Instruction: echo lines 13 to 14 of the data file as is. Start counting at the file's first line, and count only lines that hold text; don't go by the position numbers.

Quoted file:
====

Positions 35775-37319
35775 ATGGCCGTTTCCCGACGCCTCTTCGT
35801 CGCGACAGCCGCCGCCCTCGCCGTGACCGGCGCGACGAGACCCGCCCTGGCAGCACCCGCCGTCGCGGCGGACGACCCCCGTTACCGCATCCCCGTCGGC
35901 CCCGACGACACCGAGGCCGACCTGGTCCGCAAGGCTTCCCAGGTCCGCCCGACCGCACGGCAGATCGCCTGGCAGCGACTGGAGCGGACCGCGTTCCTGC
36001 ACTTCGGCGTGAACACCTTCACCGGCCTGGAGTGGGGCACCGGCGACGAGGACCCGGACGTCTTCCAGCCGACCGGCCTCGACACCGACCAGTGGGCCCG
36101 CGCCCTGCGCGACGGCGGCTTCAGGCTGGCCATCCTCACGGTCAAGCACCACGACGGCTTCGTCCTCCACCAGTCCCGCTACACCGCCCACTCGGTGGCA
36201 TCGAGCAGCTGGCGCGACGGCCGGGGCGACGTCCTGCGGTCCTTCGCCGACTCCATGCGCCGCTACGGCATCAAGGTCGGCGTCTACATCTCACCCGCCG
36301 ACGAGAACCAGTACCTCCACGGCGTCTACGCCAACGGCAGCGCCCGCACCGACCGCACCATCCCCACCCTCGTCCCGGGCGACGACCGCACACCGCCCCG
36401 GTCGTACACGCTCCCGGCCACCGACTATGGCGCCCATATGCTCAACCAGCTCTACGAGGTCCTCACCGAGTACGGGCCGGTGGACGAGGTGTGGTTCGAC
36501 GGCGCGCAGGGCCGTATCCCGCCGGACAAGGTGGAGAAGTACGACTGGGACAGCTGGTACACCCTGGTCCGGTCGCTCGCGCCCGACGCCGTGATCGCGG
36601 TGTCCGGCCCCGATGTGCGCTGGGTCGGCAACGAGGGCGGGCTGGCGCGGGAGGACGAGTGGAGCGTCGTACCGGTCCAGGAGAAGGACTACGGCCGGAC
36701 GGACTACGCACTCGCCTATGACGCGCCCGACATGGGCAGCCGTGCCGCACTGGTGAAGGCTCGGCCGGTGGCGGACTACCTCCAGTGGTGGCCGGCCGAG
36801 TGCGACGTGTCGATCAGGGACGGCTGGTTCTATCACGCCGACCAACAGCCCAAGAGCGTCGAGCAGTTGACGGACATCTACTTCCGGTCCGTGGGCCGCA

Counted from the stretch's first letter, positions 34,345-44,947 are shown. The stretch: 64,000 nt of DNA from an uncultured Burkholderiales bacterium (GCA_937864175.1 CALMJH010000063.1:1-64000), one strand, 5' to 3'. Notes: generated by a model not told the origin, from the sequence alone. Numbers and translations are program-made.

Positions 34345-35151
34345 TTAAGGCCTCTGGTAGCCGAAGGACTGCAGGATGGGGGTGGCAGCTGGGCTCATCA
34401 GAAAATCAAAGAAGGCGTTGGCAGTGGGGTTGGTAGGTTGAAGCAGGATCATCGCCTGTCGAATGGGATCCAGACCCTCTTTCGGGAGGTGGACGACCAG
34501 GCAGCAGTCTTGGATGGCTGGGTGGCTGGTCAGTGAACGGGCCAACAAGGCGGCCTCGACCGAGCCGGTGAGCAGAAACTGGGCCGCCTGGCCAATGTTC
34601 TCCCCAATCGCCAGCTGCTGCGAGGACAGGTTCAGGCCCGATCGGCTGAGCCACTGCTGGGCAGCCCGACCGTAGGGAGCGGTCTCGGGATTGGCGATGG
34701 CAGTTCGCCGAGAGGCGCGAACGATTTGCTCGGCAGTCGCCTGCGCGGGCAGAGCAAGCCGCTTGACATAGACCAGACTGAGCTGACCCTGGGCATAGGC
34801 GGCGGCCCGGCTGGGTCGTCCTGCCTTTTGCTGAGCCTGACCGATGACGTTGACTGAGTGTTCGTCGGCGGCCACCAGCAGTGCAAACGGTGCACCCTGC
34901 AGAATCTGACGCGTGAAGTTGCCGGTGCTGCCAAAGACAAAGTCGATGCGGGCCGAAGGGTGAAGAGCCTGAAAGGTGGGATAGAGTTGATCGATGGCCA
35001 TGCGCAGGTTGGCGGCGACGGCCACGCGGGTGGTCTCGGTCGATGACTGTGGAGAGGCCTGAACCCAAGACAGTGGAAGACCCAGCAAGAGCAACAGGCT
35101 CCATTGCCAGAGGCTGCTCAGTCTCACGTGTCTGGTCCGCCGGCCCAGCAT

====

36801 TGCGACGTGTCGATCAGGGACGGCTGGTTCTATCACGCCGACCAACAGCCCAAGAGCGTCGAGCAGTTGACGGACATCTACTTCCGGTCCGTGGGCCGCA

Counted from the stretch's first letter, positions 34,345-44,947 are shown. The stretch: 64,000 nt of DNA from an uncultured Burkholderiales bacterium (GCA_937864175.1 CALMJH010000063.1:1-64000), one strand, 5' to 3'. Notes: generated by a model not told the origin, from the sequence alone. Numbers and translations are program-made.